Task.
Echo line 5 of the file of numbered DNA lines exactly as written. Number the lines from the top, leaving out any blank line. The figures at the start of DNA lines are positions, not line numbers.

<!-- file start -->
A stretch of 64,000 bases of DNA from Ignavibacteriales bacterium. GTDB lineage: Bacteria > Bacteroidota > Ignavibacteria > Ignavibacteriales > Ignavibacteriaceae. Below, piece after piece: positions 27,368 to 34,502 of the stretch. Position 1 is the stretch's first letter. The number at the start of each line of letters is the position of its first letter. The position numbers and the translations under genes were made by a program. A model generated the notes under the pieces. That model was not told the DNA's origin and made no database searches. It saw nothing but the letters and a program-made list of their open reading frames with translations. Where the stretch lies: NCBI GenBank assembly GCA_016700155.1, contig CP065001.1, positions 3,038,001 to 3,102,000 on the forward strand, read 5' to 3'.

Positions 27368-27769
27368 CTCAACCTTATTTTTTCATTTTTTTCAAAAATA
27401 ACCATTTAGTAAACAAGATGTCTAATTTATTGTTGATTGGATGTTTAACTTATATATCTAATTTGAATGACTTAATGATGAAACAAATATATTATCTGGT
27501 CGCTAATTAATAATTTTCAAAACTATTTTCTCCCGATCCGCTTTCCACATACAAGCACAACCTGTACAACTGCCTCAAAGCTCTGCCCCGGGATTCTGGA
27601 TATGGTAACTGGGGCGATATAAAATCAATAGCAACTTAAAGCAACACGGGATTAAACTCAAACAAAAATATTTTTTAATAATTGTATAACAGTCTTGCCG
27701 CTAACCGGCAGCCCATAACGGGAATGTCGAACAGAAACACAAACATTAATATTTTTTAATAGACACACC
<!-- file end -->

27501 CGCTAATTAATAATTTTCAAAACTATTTTCTCCCGATCCGCTTTCCACATACAAGCACAACCTGTACAACTGCCTCAAAGCTCTGCCCCGGGATTCTGGA